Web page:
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Trip Recap: Russian Bear

Thursday, March 14, 2013
Erin went on her first Discover Outdoors hike last weekend. Afterwards she wrote the below review on her blog. We liked it so much we wanted to cross post it. If you've ever wondered what it's like to hike Russian Bear here it is..."

After a snow storm Thursday into Friday, the weekend warmed up to the fifties, which was enough to help us shed some layers and get out there to enjoy the weather. Sunday was the perfect day for a hike, and Jeff and I were all scheduled to head out on an eight and a half hour hike with Discover Outdoors, a company whose goal is to get New Yorkers out of the city and back in touch with the outdoors.

We were up early, and headed straight to Reeves Meadow Visitors Center at Harriman State Park, where we would meet Elise and Neale, our guides, along with the rest of our group. When we arrived, it was a bit colder than both of us anticipated, and there was still plenty of snow on the ground. We layered up a bit more, and met up with our group in front of the visitors center.
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Having never hiked with a group, I had no idea what to expect, but I was pleasantly surprised. We all went around, said our names, where we were from, and our best experience outdoors. Everyone had something unique to share, whether it was about hiking the Inca Trail in Peru or Grand Teton National Park. I could tell right away that I'd be spending the day with like-minded people, and this excited me.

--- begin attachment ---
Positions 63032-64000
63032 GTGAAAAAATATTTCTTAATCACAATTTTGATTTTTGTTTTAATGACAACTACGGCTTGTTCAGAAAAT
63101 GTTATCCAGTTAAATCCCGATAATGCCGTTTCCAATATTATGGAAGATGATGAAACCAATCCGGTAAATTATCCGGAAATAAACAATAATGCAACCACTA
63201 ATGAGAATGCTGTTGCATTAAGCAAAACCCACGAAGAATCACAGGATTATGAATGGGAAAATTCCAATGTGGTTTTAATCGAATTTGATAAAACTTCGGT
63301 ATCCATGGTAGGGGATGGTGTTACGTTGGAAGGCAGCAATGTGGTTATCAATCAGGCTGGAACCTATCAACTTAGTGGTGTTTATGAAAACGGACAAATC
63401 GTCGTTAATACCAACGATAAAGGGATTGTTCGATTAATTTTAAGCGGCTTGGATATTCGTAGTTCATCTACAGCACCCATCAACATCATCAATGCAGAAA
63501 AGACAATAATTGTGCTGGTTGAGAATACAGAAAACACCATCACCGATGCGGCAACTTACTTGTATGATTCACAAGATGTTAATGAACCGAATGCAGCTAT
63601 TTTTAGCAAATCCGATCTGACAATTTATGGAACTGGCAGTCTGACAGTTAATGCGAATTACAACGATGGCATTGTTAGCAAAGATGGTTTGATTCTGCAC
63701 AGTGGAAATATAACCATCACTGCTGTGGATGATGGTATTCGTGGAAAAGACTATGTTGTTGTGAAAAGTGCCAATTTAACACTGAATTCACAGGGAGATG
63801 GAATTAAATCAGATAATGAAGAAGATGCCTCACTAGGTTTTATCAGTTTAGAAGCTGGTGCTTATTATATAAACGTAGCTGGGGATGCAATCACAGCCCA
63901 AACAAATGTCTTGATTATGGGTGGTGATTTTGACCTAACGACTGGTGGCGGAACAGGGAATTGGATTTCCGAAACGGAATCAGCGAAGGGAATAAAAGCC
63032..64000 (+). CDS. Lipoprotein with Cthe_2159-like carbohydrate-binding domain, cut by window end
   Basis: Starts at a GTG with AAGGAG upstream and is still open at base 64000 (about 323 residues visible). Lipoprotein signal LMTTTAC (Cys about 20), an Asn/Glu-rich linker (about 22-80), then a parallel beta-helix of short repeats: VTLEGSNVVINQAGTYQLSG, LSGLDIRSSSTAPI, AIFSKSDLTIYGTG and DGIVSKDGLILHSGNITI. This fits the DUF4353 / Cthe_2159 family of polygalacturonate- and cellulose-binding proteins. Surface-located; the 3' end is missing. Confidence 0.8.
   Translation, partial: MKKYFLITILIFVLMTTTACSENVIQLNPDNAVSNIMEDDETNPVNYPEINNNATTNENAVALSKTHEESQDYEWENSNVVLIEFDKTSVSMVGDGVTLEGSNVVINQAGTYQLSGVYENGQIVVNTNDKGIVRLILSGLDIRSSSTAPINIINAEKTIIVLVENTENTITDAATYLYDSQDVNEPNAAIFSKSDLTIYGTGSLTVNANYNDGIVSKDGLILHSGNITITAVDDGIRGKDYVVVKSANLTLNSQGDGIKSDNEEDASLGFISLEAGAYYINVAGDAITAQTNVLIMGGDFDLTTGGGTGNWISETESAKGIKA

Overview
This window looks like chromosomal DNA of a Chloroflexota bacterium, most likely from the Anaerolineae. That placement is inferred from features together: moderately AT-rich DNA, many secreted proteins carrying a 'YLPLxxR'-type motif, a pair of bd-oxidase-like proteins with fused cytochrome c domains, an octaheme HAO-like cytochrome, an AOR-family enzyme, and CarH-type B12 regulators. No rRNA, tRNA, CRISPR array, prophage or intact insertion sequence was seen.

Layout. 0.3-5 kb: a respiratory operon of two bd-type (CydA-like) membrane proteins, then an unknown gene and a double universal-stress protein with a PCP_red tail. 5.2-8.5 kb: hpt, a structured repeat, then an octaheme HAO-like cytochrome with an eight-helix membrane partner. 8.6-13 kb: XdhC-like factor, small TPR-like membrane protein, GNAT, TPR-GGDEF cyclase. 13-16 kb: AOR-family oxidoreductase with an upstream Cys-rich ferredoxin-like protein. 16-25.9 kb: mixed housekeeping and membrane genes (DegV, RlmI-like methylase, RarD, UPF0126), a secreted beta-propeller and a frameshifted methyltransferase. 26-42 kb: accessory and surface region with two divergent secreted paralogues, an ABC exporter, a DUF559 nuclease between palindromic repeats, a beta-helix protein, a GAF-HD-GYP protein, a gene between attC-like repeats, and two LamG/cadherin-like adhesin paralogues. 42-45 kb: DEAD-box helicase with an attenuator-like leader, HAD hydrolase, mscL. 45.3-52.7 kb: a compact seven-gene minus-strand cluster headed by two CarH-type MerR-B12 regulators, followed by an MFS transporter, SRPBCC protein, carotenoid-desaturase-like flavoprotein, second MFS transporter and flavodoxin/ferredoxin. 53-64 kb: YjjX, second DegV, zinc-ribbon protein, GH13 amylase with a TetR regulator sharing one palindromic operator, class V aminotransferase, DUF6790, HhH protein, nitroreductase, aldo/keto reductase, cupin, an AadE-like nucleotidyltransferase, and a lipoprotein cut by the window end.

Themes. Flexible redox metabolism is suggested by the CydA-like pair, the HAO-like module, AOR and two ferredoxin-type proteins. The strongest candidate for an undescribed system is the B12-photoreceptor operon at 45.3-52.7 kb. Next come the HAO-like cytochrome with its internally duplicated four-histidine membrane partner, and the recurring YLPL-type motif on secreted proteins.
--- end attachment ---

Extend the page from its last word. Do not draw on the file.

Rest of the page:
After introductions, we looked over the map together, and Elise briefed us on the day, showing us the trails and routes we would be taking. While I was ready for the hike, it was hard to believe we would be spending eight and a half hours on the trail. It was by far the longest hike in my brief hiking history, and I was worried about making it. But, Elise and Neale were beyond encouraging and we set out on the white trail to begin.
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We climbed uphill for a bit before stopping for our first water and bathroom break. To my surprise, even with snow on the ground, we were all working up a sweat and had to adjust our layers. Then Elise and Neale checked with all of us to see if we liked the pace and we all did, so we continued on.


We hiked on and on through ever-changing scenery. Sometimes snowy and icy, other times muddy. Uphill and downhill. Through streams and over rocks. Until after a while of hiking, we finally made it up to the top where our first beautiful outlook was waiting for us. Here, we also had the chance to stop and have our snacks. After an hour or so of hiking, there was barely any talking, and lots of eating.

It was here, that Elise and Neale informed us that Discover Outdoors follows the Leave No Trace Policy, which is the idea that we need to leave nature exactly the way we found it, so anything we bring in, biodegradable or not, should come back out with us. This also included sticking to the trails and not disrupting the natural habitat.